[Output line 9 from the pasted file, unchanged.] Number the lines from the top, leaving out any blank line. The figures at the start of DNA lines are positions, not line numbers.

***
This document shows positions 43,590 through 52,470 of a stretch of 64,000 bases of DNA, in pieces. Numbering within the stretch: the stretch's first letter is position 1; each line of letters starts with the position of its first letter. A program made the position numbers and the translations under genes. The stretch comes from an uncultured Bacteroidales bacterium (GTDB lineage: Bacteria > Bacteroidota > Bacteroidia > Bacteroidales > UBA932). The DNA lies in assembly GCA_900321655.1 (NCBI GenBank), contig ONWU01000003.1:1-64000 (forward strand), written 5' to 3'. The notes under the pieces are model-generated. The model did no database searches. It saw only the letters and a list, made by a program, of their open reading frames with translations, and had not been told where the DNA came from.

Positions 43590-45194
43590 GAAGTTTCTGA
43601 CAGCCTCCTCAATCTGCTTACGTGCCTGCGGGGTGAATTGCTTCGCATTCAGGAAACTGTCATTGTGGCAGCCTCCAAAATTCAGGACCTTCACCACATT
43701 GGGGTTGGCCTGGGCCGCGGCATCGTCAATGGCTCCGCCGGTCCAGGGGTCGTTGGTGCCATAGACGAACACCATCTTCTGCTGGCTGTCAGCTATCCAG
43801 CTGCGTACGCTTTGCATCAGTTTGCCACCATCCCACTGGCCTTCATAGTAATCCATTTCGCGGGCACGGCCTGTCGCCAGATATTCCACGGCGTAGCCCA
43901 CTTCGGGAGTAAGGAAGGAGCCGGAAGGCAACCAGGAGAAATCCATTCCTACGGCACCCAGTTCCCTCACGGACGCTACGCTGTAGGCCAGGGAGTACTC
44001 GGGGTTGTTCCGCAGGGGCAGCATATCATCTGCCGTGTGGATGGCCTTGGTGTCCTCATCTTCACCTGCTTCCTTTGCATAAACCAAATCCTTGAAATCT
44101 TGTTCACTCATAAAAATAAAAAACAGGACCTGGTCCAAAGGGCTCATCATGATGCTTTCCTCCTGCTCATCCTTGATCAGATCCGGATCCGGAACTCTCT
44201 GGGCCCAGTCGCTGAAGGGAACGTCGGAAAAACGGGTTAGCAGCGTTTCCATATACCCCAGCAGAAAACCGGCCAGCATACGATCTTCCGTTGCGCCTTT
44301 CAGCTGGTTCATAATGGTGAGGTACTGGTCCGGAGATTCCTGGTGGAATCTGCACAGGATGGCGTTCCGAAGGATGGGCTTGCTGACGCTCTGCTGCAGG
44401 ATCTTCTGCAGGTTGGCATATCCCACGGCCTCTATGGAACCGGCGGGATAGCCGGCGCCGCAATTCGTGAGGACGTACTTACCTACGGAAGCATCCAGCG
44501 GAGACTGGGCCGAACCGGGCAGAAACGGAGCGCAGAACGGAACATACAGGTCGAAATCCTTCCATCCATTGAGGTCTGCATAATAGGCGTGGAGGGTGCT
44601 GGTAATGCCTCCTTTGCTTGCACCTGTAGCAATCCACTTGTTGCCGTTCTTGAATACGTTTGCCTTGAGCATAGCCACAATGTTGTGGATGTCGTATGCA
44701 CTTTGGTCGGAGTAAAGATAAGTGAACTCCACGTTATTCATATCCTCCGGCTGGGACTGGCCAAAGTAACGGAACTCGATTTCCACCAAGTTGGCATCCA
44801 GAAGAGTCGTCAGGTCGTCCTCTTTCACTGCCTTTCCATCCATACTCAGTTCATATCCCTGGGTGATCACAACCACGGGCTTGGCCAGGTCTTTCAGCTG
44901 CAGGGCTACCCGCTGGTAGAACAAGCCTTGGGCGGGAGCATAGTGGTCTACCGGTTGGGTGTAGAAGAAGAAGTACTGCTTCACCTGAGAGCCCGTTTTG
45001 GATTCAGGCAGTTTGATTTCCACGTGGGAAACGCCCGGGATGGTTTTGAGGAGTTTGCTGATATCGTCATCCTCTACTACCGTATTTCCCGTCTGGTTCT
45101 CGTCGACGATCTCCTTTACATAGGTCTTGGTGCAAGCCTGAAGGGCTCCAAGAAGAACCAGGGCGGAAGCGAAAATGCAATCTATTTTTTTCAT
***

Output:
44101 TGTTCACTCATAAAAATAAAAAACAGGACCTGGTCCAAAGGGCTCATCATGATGCTTTCCTCCTGCTCATCCTTGATCAGATCCGGATCCGGAACTCTCT